You can no longer check out The One and Only Q-TipsŪ Homepage which was shut down by the wonderful people at Chesebrough-Ponds.  We once had a similar page devoted to the history of M&M candies, but their lawyers insisted that we remove the page.  Apparently, these companies do not believe in freedom of speech.

For more information on Q-TipsŪ, check out the book When Did Wild Poodles Roam the Earth? by David Feldman (1992, HarperCollins Publishers, Inc.).

A one paragraph summary on he invention of this revolutionary product can be found on page 111 of The 8th Uncle John's Ultimate Bathroom Reader (1996, The Bathroom Readers' Institute, Berkeley, California).
  






 
What's the deal with that name?

Q-TipsŪ. 

You know this product. I bet that you wish that you had invented this little gizmo (I certainly do). 

So simple in its design, yet able to accomplish so many tasks. 

You can clean your ears with them. Dab them in some Elmer's glue to join two objects together. Use them to clean delicate pieces of equipment. Get the dust out of small places. The list of possible uses goes on and on and on... 

They warn you on the box not to insert these things in your ear canal, but it sure beats what the inventor's wife used prior to his creation. 

Q-TipsŪ were invented in the 1920's by a Polish-born American named Leo Gerstenzang. 

It seems that Leo's lovely and beautiful wife had rigged up a different device to clean their baby's ears at bathtime - a toothpick stuck into a piece of cotton. 

Clearly, one wrong slip-up on Mom's part meant a nice little wound to little baby Gerstenzang. 

Leo decided to design a ready made cotton swab that would do the same with less risk. 

At this point, he named his company the Leo Gerstenzang Infant Novelty Company to market his new creation.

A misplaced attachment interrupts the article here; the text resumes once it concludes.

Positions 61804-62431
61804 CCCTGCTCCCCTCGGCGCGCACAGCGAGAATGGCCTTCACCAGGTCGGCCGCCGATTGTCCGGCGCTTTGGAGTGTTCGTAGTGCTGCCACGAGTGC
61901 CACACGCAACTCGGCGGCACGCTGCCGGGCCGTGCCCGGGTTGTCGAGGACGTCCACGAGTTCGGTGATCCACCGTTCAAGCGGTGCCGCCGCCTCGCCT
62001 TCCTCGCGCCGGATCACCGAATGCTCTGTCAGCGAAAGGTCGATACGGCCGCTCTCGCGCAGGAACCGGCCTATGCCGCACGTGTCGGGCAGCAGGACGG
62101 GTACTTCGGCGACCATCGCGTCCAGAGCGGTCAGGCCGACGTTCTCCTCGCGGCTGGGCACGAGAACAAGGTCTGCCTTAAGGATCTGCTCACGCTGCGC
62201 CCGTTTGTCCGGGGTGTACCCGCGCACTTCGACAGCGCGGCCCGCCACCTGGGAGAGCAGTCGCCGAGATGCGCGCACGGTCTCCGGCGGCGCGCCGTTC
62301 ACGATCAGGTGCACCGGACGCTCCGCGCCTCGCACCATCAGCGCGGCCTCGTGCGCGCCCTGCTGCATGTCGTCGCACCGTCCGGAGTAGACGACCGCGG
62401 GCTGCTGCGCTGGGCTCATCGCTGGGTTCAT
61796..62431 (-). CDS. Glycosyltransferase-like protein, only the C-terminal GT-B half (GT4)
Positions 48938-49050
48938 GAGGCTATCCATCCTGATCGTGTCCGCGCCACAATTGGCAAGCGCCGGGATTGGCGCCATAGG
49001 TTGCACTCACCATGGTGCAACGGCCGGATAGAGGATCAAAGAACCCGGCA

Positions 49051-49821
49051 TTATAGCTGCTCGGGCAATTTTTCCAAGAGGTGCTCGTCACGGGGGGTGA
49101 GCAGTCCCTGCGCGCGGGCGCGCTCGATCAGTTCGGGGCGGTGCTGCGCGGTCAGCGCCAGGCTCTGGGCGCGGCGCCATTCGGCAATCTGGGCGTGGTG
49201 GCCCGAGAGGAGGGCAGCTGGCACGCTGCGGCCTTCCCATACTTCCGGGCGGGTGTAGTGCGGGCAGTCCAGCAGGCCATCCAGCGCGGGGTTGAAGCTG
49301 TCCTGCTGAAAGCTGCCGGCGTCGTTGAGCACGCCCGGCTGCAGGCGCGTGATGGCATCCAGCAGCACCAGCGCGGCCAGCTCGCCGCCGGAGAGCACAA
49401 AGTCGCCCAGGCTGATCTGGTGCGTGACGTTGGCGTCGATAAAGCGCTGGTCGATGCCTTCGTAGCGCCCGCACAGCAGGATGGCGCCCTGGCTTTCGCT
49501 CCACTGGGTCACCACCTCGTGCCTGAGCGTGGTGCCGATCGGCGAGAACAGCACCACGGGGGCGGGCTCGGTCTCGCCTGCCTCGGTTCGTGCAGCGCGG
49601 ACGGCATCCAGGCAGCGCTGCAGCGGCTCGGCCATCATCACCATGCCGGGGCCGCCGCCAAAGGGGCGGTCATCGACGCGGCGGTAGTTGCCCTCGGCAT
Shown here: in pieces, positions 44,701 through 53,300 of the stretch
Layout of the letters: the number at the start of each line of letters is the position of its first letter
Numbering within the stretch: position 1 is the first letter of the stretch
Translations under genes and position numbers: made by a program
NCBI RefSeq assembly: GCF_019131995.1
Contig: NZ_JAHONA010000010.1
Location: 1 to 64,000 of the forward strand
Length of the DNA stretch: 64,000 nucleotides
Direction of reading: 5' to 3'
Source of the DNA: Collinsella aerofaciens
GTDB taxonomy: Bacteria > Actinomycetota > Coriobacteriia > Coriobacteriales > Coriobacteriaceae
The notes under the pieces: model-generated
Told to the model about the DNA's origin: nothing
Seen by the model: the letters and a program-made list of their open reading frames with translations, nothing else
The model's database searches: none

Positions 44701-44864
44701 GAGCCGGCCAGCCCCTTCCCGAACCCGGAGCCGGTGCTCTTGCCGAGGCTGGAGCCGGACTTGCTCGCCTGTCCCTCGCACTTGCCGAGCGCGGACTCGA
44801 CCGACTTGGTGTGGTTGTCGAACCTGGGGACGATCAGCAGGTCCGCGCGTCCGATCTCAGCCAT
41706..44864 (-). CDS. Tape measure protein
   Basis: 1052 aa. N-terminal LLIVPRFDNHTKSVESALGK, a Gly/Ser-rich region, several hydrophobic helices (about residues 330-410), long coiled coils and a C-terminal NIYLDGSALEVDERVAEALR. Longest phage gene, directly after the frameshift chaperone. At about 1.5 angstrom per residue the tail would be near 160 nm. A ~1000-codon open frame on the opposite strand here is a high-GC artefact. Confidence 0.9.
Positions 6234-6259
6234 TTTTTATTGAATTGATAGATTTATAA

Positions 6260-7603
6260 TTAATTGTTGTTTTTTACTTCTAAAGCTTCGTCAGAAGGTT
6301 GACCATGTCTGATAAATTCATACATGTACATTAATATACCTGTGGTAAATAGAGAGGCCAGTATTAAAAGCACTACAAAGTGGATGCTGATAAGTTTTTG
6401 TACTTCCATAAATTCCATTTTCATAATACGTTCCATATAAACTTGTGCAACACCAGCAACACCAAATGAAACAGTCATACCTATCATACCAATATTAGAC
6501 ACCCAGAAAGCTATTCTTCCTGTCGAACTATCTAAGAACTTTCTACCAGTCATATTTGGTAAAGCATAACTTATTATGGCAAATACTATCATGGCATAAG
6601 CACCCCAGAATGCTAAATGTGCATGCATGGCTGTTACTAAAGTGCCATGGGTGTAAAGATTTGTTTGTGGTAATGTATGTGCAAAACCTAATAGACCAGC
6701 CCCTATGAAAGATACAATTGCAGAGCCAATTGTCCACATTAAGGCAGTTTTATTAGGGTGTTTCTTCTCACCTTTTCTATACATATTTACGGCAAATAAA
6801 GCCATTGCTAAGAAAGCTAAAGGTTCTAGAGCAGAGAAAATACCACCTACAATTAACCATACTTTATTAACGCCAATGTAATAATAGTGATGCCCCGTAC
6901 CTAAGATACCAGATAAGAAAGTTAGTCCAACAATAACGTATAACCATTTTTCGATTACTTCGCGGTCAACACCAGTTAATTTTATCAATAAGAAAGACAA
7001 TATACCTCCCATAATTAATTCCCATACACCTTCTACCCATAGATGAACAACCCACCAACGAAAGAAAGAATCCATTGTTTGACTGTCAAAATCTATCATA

While Q-TipsŪ appear to be a simple concept, Leo spent several years perfecting the design. 

Clearly, safety was on his mind. In particular, he was concerned that the wood sticks could possibly splinter (today they are a white cardboard-like material). 

Another problem was the cotton itself. He needed to get an equal amount on both ends of the swab and to design a way to keep it from falling off (don't want it stuck in your ear). 

Once he perfected his product, he needed to find a catchy name. 

Lots of names must have gone through his head. 

I can hear it now: Leo Gerstenzang's Ear Sticks. How about Baby Leo's? Or Ear Wipes? 

A better name was clearly needed. 

I bet that you think Q-TipsŪ was his choice. 

You'd be wrong. 

Instead, he chose the name Baby Gays

Huh? 

Yes, you read that right - Baby Gays. Certainly not a good name for the late 20th century. 

In 1926, he changed the name to Q-TipsŪ Baby Gays

So what did the Q stand for? 

Q for Quality. 

Eventually, the Baby Gays part of the name was dropped and the rest is cotton swab history. 

Useless?  Useful?  I’ll leave that for you to decide.

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Q-TipsŪ is a registered trademark of Chesebrough-Ponds, Inc.